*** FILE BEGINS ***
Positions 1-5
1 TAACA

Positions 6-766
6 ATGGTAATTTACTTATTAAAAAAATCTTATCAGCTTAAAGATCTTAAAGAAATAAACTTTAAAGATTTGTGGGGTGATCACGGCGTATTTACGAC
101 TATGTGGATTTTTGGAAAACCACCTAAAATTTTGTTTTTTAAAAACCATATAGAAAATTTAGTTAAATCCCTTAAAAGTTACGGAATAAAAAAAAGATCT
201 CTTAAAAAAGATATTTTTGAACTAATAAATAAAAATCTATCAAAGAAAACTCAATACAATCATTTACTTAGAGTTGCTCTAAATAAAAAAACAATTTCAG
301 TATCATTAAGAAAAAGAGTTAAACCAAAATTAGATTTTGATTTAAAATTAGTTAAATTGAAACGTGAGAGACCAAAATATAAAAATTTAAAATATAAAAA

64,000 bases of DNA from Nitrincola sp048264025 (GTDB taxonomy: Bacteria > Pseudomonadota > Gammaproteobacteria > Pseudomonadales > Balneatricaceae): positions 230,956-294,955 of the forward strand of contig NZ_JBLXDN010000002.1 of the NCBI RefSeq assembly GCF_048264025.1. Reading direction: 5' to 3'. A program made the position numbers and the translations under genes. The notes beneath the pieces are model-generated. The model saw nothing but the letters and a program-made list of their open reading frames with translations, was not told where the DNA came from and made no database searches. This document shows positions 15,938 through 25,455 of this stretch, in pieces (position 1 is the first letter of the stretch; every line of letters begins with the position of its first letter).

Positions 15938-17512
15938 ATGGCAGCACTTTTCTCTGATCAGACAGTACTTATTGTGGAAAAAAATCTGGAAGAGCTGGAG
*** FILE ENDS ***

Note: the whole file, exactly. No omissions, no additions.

Positions 1-5
1 TAACA

Positions 6-766
6 ATGGTAATTTACTTATTAAAAAAATCTTATCAGCTTAAAGATCTTAAAGAAATAAACTTTAAAGATTTGTGGGGTGATCACGGCGTATTTACGAC
101 TATGTGGATTTTTGGAAAACCACCTAAAATTTTGTTTTTTAAAAACCATATAGAAAATTTAGTTAAATCCCTTAAAAGTTACGGAATAAAAAAAAGATCT
201 CTTAAAAAAGATATTTTTGAACTAATAAATAAAAATCTATCAAAGAAAACTCAATACAATCATTTACTTAGAGTTGCTCTAAATAAAAAAACAATTTCAG
301 TATCATTAAGAAAAAGAGTTAAACCAAAATTAGATTTTGATTTAAAATTAGTTAAATTGAAACGTGAGAGACCAAAATATAAAAATTTAAAATATAAAAA

64,000 bases of DNA from Nitrincola sp048264025 (GTDB taxonomy: Bacteria > Pseudomonadota > Gammaproteobacteria > Pseudomonadales > Balneatricaceae): positions 230,956-294,955 of the forward strand of contig NZ_JBLXDN010000002.1 of the NCBI RefSeq assembly GCF_048264025.1. Reading direction: 5' to 3'. A program made the position numbers and the translations under genes. The notes beneath the pieces are model-generated. The model saw nothing but the letters and a program-made list of their open reading frames with translations, was not told where the DNA came from and made no database searches. This document shows positions 15,938 through 25,455 of this stretch, in pieces (position 1 is the first letter of the stretch; every line of letters begins with the position of its first letter).

Positions 15938-17512
15938 ATGGCAGCACTTTTCTCTGATCAGACAGTACTTATTGTGGAAAAAAATCTGGAAGAGCTGGAG